PITTSBURGH (AP) — Joe Haden knows from distractions and disappointment. Call it the byproduct of spending the first seven seasons of your career in Cleveland. So the Pittsburgh Steelers cornerback always kind of wondered about the level of concern and borderline panic — outside the locker room anyway — that accompanied his team's bumpy start. Yes, ending the first quarter of the season with a losing record isn't exactly what the Steelers envisioned. Yet Haden checked the roster, the pedigree and the history, and couldn't quite wrap his head around "the sky is falling" narrative.
PITTSBURGH (AP) — Joe Haden knows from distractions and disappointment. Call it the byproduct of spending the first seven seasons of your career in Cleveland.
So the Pittsburgh Steelers cornerback always kind of wondered about the level of concern and borderline panic — outside the locker room anyway — that accompanied his team's bumpy start. Yes, ending the first quarter of the season with a losing record isn't exactly what the Steelers envisioned. Yet Haden checked the roster, the pedigree and the history, and couldn't quite wrap his head around "the sky is falling" narrative.
"I think just we have so many good players here, so many different personalities," Haden said. "At the end of the day, everybody just wants to win. Winning cures everything. The questions go away when we win."
Or at the very least, they quiet down. A dominant performance against Atlanta and the latest in a series of seemingly never-ending escapes in Cincinnati and the Steelers (3-2-1) entered their bye week just where they thought they'd be all along: right in the mix in the competitive AFC North.
"This is the second quarter (of the season)," defensive end Stephon Tuitt said. "That's when you want to find the identity of your team. You get out the rust in the first quarter. About this time is when everybody gets it together, starts performing at the highest level."
Tuitt isn't wrong. Pittsburgh's run of four straight playoff appearances has included its fair share of early head scratchers.
In 2014 it was a home loss to a Tampa Bay team that ended up 2-14. In 2015 it was a Thursday night loss to Baltimore in which a 13-point second-half lead vanished. In 2016 it was a 34-3 pounding on the road to a Philadelphia team led by rookie quarterback Carson Wentz. Last season it was an overtime setback to Chicago on an afternoon remembered far more for the stark image of the Steelers standing in the tunnel while left tackle Alejandro Villanueva saluted the national anthem by himself.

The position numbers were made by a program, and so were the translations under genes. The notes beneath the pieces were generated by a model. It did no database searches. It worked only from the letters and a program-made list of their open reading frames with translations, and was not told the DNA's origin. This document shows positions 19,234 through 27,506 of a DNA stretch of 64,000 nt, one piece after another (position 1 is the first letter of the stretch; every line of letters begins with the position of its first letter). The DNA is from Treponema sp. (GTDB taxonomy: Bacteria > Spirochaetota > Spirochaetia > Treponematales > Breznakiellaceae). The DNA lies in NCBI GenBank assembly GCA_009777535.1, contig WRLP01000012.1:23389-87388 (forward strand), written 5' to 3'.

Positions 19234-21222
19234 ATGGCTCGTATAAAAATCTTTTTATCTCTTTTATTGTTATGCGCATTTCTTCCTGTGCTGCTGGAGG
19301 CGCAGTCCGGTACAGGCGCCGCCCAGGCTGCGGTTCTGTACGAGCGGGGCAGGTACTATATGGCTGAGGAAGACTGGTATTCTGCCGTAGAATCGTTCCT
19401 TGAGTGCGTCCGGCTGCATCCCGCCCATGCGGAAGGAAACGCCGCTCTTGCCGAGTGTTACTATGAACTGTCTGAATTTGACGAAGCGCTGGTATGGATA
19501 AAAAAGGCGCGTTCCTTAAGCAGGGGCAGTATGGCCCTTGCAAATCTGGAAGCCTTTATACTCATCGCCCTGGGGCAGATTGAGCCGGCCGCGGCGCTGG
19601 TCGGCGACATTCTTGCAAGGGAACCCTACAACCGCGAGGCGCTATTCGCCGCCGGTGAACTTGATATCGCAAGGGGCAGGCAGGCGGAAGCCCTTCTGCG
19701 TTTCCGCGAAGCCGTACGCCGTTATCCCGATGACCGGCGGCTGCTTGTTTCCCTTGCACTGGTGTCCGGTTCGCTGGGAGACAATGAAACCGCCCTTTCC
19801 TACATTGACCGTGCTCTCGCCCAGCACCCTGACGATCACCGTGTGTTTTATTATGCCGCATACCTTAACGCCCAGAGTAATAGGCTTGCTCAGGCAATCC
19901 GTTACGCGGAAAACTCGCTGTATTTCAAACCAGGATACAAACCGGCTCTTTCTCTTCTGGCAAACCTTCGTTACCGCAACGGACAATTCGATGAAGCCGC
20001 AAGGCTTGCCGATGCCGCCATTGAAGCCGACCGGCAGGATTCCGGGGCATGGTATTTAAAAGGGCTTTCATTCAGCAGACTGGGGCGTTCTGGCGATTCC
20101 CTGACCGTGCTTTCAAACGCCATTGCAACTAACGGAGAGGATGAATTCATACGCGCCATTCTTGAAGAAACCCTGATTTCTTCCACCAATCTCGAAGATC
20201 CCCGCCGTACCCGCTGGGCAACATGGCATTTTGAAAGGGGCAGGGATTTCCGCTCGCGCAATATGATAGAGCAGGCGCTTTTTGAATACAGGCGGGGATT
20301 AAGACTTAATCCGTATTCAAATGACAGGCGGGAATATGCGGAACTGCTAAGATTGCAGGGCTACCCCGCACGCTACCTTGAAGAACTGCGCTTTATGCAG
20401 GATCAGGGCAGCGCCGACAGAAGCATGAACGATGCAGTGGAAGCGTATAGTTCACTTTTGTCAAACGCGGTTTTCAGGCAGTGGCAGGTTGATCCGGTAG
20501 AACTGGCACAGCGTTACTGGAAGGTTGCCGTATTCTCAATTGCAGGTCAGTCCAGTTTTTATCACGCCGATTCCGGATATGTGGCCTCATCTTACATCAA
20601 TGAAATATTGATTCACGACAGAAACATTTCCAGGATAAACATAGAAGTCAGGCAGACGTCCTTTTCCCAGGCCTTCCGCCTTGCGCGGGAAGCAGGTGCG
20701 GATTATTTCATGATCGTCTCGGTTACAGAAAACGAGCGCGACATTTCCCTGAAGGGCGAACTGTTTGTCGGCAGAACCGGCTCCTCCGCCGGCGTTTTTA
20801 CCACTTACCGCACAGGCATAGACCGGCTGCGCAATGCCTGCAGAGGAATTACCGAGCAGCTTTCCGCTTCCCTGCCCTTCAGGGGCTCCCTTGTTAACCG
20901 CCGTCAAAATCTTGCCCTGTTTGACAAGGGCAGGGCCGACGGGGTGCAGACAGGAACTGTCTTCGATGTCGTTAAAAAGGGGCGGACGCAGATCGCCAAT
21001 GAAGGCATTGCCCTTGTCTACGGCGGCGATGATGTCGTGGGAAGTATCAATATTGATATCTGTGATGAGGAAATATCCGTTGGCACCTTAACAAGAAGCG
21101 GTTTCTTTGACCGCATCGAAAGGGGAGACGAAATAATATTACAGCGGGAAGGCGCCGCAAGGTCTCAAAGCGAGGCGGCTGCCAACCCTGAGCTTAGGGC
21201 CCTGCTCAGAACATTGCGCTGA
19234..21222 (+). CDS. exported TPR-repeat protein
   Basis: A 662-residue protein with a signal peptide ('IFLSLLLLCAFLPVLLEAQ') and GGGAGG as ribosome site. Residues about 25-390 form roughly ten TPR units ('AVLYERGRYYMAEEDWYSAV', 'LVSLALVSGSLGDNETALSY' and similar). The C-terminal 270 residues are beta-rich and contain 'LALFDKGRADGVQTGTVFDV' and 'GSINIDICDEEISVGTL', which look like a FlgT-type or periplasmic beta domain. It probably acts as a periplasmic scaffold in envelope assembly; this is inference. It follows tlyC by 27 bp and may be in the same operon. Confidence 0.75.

While the Steelers stressed they weren't going to rely on the past to comfort themselves in the present, there has been a sense of normalcy during their modest two-game winning streak. The defense is giving up yards at an alarming rate but is also on pace to break the franchise record of 56 sacks established a year ago. The offense has found balance behind running back James Conner, who is thriving while Le'Veon Bell waits to sign his one-year contract .
The nearly constant inquiries about Bell have slowed. So, at least for now, has the seemingly daily drama surrounding star wide receiver Antonio Brown. The chatter about the All-Pro's social media spats, lawsuits and his spotty "Wi-Fi" connection with Roethlisberger has been replaced instead with touchdown highlights, the last a 31-yard catch and run with 10 seconds to go in Cincinnati.
"I don't think anybody in this organization felt great about the way we started," Tuitt said. "Our leaders do a good job on this team. I think they do a good job communicating what they want and I think everybody focused on the task at hand."
That includes coach Mike Tomlin, who made sure to spread the level of blame and responsibility evenly during film sessions and team meetings. As ugly has it looked at times — particularly in home losses to Baltimore and Kansas City — Tomlin didn't feel the Steelers were far off.
"He doesn't ask for anything crazy or anything extra," Haden said.
Maybe, but he's not above asking certain players to take on additional responsibility. That list includes Haden, who held Atlanta's Julio Jones without a catch through three quarters during a potentially season-altering victory over the Falcons. Haden also kept Cincinnati's A.J. Green out of the end zone as the Steelers won for the 18th time in 21 visits to Paul Brown Stadium.
Asked if he believes he's getting better at age 29 — a time when many defensive backs start to see a noticeable dip in things like closing speed — and Haden nods.
"I really do," Haden said. "It sounds crazy because that's how the league goes. You're only supposed to be in the league three years. Once you start getting older, cornerbacks start getting slower. You can't roll with guys."
That isn't a problem for Haden, at least at the moment. The Steelers have needed Haden to return to the form that made him a two-time Pro Bowler for the Browns to give their shaky secondary some semblance of normalcy. Cornerback Artie Burns is struggling and his potential replacements — Coty Sensabaugh and Cam Sutton — haven't quite done enough to unseat him.
So while Tomlin experiments with personnel, Haden quietly goes about his job. He'd never been on an NFL team that was above .500 six games into a season until 2017, his first in Pittsburgh. What the Steelers endured during September wasn't fun, but it wasn't exactly anything he worried about.
There is work to be done to be sure, particularly on defense. Yet one look across the locker room — Brown at one end and Roethlisberger at the other — and Haden understands why Pittsburgh is so adept at overcoming whatever adversity pops up.
"We just don't need to be to be giving up 40 points or 30 points," Haden said. "We just need to keep them to 20 or 17 or 14. We do that, we're balling."